9. Religions are divisive by their nature. They teach that their church is the only valid church, not just that each of them is better than the other religions. In 2007, the Pope effectively told Christians that if a church isn’t Roman Catholic then it’s not a proper church. The response was that unity would only be possible if the papacy renounces its errors and pretension. This is typical of the views of all religions: only their religion is the ‘real deal’. Such intolerance cannot lead to harmony.
10. The Christian churches preach that people who do not subscribe to Christian beliefs are sinners and can go to hell (punishment for all eternity is ridiculous for any crime), regardless of how good a person they might be. This is not a reason why people of one religion would want to associate with someone from another religion. It is difficult to believe that homosexuals and women, particularly Muslim women, but also Christian women, can continue to be members of churches that discriminate against them.
11. Australian women have not, and would not, stand for such discrimination against them in the workforce. Australian women and homosexuals should not tolerate any discrimination against them in a church. That they do so shows the extent to which childhood indoctrination has a hold over and controls how people think and behave.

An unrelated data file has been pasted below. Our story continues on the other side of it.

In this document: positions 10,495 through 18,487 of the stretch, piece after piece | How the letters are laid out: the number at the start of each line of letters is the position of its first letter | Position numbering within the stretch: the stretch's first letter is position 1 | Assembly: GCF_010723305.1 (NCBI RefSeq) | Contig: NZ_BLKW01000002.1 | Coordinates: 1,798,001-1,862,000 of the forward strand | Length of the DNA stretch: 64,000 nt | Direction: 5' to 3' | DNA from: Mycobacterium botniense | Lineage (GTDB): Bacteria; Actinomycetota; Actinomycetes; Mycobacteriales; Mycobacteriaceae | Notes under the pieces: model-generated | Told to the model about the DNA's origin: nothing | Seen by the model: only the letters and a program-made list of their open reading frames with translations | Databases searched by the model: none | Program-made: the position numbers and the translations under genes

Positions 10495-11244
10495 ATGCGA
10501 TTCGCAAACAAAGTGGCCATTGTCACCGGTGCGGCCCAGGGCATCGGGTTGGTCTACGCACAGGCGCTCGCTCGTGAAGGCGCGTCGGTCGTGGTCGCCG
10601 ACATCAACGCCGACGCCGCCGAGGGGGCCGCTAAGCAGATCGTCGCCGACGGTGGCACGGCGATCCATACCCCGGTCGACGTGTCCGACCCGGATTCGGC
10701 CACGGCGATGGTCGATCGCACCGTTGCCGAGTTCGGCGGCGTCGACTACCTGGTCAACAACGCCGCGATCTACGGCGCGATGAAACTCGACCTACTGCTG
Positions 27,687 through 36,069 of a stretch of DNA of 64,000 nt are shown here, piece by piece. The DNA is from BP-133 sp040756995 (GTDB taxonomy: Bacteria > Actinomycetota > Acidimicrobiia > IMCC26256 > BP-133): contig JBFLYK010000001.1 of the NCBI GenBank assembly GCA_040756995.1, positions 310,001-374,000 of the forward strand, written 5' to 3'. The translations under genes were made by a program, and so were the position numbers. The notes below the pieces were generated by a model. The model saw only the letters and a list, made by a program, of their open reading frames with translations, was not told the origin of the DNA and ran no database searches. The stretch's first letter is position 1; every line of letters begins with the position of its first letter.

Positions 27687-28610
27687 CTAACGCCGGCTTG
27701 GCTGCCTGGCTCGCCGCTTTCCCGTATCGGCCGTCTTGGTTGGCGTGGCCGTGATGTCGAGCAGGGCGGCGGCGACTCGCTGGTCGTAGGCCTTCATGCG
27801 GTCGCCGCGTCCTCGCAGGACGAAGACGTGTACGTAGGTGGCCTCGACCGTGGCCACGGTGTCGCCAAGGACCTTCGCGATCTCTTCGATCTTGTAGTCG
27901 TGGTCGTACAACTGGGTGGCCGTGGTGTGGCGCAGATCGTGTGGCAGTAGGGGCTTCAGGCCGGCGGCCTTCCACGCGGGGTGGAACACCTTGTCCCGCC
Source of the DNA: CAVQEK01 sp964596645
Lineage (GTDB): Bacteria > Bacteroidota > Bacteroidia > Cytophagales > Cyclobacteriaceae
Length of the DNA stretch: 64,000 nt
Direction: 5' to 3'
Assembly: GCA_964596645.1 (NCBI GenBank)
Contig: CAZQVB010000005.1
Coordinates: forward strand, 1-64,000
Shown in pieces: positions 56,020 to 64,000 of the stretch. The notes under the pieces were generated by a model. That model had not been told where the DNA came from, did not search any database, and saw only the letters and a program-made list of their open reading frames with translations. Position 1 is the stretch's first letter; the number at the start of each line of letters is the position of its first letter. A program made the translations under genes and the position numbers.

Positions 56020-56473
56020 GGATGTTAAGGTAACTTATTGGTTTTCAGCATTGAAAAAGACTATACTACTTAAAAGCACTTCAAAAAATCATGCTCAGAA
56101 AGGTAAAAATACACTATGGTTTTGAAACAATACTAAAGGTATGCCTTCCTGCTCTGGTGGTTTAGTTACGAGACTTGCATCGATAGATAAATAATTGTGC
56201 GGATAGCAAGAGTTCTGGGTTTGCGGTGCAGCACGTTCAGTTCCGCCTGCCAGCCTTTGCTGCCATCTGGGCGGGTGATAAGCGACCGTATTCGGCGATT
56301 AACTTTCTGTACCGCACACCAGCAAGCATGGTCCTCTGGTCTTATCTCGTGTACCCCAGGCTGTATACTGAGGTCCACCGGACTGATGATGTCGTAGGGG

12. Non-religious people, or atheists, are generally unable to win jobs in religious schools (unless they conform to religious norms), homosexuals are discriminated against, atheists are unable to place banners opposing existence of gods on buses, and terminally ill people are denied the option of voluntary euthanasia. All are examples of unacceptable exclusion.
13. Religious groups impose themselves on others by trying to ‘spread the word’, but do not offer balanced appraisals of their religion. Religious leaders are biased towards their religion, and the more proponents they have, the more power, money and credibility flows their way. Religious leaders promote views contrary to evidence in teaching belief in imaginary beings. Why do they do this? They have been indoctrinated and they are deluded. Religion has a geographic and cultural basis because only people within certain cultures could possibly believe in the religious views taught by their elders. Christians and Muslims would think it silly to believe in Thor and Zeus, yet to objective outsiders, their beliefs are just as silly. When religious people understand why they do not believe in other religions, they will understand why other people do not believe in their religion.
14. Religious people have not learnt, or do not have the necessary analytical skills, to consider how their religion may appear to someone outside their religion. A more effective education system would not produce as many people who would believe in imaginary beings and adopt ethical systems that advocate punishment for all eternity. People must be given choice in their education, encouraged to question and critically evaluate what they learn, rather than accepting what they are told on face value. Religious people are individuals, and should be encouraged to form their own views on issues, rather than meekly accepting the values of their religious leaders.
 http://www.timesonline.co.uk/tol/comment/faith/article2056515.ece, accessed 22 Feb. 2009.